The fact that the tailwind has disappeared must make a difference to the economy but more so for economic management. Now therefore the time has come for much smarter macroeconomic management, and I think that is where the government must rise to (the occasion) as it were, on how to handle the current situation so that growth doesn’t stall, fiscal balances do not worsen. We have to look for solutions within now more restricted parameters than what you had before. My own belief is it is certainly possible. After all we have grown at 8 per cent even at times when oil prices were around $120 per barrel, though at the same time inflation was rising which was not in order. But there is no reason to believe that growth cannot be maintained with oil prices where they are. The most important aspect here is that for the real economy, for the investor, for the producer, for the consumer, the oil prices did not decline. So all the impact that happened (of low prices) was at the government level, in the public economy, the private economy continued to live with the oil prices that were there prior to that. So, in some sense the supply side response that you are looking for or the consumption demand, should still be there. We must clearly distinguish this in our mind, the state of the public economy and state of the private economy. And the private economy is finally beginning to gather strength and the private demand and private investment are on an upturn. That will continue. The government has to make sure that it doesn’t do anything to weaken that upturn in an attempt to protect the public economy. And there I think the critical factor is whether we find enough fiscal space to absorb the higher oil price by doing things which we may not have done in the past, for example, much smarter disinvestment, SUUTI (stake sale), it gives you Rs 50,000 crore right there. This is where smarter, more responsive, less reactive, more forward looking macroeconomic management will help. All this can be managed and there is no reason to believe that there are trade-offs which are insurmountable.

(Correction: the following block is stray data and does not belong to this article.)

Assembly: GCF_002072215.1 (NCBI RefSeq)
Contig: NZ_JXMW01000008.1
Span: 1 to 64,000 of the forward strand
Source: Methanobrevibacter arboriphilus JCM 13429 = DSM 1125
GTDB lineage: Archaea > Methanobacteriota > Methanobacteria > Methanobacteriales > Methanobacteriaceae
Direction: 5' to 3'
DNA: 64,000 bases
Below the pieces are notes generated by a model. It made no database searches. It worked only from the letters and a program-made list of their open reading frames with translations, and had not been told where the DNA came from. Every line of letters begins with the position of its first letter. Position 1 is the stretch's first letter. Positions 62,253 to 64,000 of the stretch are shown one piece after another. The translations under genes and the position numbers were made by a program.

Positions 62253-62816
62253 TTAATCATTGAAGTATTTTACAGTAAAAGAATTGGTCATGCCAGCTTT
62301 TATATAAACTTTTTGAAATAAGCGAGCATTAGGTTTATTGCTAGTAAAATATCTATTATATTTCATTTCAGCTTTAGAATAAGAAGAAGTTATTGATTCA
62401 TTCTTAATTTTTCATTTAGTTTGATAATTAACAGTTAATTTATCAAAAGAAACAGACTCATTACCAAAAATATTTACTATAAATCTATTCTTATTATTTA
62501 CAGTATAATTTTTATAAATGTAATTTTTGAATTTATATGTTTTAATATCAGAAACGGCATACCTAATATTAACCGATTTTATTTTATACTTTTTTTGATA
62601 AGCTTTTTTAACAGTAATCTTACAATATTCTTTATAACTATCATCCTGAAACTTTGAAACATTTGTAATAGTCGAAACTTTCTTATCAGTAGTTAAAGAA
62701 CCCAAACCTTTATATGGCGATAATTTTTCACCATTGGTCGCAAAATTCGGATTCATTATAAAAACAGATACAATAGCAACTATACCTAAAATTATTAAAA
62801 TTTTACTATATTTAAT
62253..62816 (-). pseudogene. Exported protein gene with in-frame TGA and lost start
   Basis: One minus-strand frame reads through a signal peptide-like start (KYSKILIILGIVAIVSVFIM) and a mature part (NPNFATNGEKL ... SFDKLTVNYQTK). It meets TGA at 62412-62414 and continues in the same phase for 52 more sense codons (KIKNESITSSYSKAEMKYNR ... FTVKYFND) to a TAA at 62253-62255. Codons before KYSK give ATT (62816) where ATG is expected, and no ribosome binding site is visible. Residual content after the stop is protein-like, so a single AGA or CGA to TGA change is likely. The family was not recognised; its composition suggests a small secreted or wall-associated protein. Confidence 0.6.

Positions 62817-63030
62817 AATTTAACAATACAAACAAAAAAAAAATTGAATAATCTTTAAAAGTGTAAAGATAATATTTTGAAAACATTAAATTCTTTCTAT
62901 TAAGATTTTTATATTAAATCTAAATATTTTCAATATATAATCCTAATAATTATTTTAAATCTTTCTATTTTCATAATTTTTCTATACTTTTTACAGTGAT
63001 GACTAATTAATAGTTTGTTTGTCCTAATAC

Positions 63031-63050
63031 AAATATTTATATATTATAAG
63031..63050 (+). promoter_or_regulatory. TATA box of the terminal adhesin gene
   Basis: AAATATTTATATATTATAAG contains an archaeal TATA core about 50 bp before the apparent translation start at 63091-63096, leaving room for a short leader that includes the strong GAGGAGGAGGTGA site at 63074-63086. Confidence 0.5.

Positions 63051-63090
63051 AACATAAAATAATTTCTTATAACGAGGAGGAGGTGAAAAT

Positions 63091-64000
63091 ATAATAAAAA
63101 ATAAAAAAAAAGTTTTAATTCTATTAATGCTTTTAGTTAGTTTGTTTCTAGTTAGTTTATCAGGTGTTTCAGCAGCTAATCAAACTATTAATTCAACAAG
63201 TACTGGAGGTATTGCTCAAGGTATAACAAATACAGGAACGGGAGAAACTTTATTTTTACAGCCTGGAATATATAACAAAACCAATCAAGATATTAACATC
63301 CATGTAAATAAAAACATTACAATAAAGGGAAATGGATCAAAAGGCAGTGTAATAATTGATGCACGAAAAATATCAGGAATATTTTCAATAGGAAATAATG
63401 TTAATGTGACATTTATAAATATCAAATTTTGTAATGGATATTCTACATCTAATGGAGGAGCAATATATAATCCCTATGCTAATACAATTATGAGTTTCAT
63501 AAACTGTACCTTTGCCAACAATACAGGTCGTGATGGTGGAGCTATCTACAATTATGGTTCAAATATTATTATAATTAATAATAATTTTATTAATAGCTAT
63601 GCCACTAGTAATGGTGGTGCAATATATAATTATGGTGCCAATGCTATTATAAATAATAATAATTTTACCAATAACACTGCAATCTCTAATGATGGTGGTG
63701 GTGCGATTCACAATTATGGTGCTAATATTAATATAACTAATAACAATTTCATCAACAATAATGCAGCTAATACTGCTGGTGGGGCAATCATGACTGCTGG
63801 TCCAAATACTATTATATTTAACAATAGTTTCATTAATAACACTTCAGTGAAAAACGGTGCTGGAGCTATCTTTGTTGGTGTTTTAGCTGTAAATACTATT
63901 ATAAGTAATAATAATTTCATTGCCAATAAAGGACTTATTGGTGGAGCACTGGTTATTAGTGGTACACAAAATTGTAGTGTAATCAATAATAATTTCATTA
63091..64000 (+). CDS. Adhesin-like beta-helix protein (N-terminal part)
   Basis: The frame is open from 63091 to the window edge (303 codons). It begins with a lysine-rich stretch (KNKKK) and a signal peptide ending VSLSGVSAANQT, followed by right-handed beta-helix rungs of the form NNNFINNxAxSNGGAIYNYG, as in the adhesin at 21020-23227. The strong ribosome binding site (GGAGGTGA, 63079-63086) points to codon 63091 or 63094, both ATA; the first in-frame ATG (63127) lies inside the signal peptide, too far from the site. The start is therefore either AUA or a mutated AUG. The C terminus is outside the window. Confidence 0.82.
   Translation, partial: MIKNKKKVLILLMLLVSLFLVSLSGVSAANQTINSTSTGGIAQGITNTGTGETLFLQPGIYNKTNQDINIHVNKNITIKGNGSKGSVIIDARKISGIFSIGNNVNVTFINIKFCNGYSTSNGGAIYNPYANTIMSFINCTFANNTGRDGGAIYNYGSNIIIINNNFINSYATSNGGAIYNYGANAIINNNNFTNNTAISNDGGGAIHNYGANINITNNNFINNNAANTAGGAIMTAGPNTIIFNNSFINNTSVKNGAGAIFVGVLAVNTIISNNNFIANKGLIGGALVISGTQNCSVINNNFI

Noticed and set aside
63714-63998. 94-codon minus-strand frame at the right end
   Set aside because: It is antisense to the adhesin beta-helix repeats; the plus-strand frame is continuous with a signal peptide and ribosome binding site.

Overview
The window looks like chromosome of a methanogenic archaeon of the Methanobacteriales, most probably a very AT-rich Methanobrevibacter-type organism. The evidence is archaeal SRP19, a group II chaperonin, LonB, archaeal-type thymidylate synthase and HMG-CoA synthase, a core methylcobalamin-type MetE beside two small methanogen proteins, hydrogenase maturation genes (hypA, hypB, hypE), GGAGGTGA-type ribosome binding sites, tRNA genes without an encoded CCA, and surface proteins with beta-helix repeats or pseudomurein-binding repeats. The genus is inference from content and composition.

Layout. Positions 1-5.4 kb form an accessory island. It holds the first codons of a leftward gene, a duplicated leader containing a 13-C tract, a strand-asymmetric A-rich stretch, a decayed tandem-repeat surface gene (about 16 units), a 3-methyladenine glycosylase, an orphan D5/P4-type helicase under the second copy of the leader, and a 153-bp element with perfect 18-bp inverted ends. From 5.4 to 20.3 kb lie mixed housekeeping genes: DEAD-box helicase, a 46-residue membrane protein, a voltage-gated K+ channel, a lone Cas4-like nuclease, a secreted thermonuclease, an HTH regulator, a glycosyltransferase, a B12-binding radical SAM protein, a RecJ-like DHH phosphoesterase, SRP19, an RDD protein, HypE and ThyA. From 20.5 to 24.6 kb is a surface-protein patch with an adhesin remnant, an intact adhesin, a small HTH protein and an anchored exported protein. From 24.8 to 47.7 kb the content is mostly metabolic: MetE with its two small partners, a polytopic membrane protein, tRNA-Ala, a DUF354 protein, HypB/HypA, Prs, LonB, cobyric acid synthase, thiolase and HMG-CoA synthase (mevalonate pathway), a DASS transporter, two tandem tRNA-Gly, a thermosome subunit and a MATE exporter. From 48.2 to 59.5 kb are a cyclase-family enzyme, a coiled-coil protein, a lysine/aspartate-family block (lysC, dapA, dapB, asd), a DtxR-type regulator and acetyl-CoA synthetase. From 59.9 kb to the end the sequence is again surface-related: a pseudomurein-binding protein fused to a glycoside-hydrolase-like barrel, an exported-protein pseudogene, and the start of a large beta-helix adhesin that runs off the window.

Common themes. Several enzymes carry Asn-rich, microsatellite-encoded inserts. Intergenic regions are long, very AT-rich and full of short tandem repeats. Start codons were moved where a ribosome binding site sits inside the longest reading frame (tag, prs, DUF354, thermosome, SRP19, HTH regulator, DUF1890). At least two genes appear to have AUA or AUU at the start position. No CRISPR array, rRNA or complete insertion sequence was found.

Can we do much higher disinvestment, last year there were record collection of Rs 1 lakh crore from state sales?

Yes, but still we did zero strategic disinvestment. We can do better.

Why has the government not moved on SUUTI stake sale?

The government is not like a think-tank, there are lot’s of things, lot of stakeholders, everybody has views so it takes time. The analogy that the Prime Minister has given in the past is a good one, which is that the government is like an oil tanker and not a scooter, so the turning radius is huge. Decisions in government can take time.

Should the government cut taxes to bring down oil prices?


The states must cut their taxes because they have got ad valorem taxes. As the prices have gone up, there have been getting a windfall gain, which can hardly be continued. So they must reduce it below 27 per cent – 3-4 percentage point cut is doable. The central government must find the fiscal space and then cut the excise duties. On the one hand, we don’t want higher oil prices to result in entrenched higher inflationary expectations and on the other, it is also undesirable to let your fiscal balance deteriorate. And this is what I meant by smart macroeconomic management. A one rupee cut in excise duty on oil prices results in a central government revenue loss of Rs 13,000 crore a year, it’s a daunting number but at the same time we have to explore if there is sufficient revenue buoyancy and possibility of higher non-tax revenues.